After the release of the Version 1 of the field manual package in early 2018, efforts were focussed on outreach to increase the adoption of the field manuals by the broader marine science community in Australia, as well as industry, regulators, and policymakers. This was done initially through conference presentations and face-to-face meetings, with follow-up meetings and questionnaires to gauge the success of adoption. Outreach and engagement efforts were focussed on establishing institutional uptake of the field manuals, rather than just individual uptake. This ensures the continuity and long-term applicability of the SOPs even if advocating individuals leave an agency. Ultimately, institutional uptake will maximise the comparability of datasets from various surveys, thus increasing the amount of comparable data able to be applied to national products and syntheses.

The field manuals are not just applicable to the Australian community; they are also valuable to the international community, both regarding their content and the process used to develop them. The latter was addressed in a scientific journal paper (Przeslawski et al 2019a), while the content is available through the international searchable Ocean Best Practice Repository (www.oceanbestpractices.org) (Pearlman et al 2019).

Support was available to develop a Version 2 of this field manual package following additional community consultation and input. There will be a need to develop subsequent versions for the following reasons:

  • Keeping up with technological advances to ensure uniformity of data acquisition across multiple agencies over time is a challenge for some platforms, particularly those that are based on rapidly advancing technology (e.g. AUV, MBES). In order to ensure that field manuals include relevant advances, they should be periodically checked and revised, lest they become superseded or obsolete.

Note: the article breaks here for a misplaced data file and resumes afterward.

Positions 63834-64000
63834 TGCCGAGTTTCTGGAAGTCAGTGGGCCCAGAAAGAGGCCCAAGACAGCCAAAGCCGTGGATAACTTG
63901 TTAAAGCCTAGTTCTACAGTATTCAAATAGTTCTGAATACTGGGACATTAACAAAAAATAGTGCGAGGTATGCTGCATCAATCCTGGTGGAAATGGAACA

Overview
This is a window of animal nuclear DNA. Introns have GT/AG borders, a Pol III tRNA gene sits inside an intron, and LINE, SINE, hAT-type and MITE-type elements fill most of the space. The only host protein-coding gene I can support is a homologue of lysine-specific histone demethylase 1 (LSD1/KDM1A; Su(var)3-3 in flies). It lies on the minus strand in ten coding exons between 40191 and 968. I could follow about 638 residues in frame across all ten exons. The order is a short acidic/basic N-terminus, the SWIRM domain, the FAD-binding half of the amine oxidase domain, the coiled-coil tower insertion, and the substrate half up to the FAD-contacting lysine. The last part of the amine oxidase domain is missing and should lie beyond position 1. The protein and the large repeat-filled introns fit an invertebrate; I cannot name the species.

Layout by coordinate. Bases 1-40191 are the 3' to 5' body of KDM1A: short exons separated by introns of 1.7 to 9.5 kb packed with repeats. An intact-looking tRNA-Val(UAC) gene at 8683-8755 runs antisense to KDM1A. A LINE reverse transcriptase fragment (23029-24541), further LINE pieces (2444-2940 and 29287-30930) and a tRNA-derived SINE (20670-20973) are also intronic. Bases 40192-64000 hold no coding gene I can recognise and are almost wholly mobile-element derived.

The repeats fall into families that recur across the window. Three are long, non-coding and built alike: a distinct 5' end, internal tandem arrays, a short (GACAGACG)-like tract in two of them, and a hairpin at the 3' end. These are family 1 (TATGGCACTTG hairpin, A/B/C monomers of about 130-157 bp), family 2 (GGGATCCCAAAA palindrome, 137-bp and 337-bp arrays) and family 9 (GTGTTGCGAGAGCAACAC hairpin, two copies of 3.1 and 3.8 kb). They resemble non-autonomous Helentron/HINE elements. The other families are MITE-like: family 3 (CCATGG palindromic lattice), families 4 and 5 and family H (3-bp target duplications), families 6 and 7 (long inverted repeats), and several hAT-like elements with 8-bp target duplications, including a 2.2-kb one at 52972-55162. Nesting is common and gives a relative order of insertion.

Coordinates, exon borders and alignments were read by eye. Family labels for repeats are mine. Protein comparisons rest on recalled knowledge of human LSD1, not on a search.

• Over time, opportunities may arise for increasing the amount of standardisation between research providers. This may come from the acquisition of new sampling gear, changes in research staff, or development of new projects and monitoring programmes.
  • The way in which the data are stored in aggregated databases will evolve over time. Currently, for many platforms, there is a competitive environment within this area. Competition is a force for change, and so change is likely to occur. The ‘Data Release’ sections of each manual will almost certaintly need to be updated by 2025 to account for these developments and provide clearer and more definitive instructions (e.g. Przeslawski et al 2019d).
  • Each field manual has a sub-section on uses of the sampling platform in marine monitoring. This will need to be periodically updated to include new research and monitoring outcomes.
  • One of the strengths of this field manual package is the collaborative approach taken to ensure representation of a range of organisations and disciplines. As time passes, this representation will become increasingly outdated, and new and different researchers should be given the opportunity to contribute.
  • Suggestions about standard vocabularies for metadata are currently lacking, and there is an opportunity to help guide the AODN and other programs regarding controlled metadata vocabularies in future versions.
  • The new online platform managed through GitHub Pages was chosen partly due to the inherent version control features. Nonetheless, an update or new system to host these field manuals may be required in the future.

A long-term plan for managing the field manuals has not yet been developed, with the exception of the multibeam field manual which will be overseen by AusSeabed. Efforts are still needed to establish a high-level oversight committee to develop and implement actions needed for future versions and to strengthen institutional uptake. At the time of writing this introduction, the most likely groups for this responsibility are the National Marine Science Committee’s Monitoring and Environmental Baseline working group, the AODN and/or a future iteration of the NESP Marine Hub.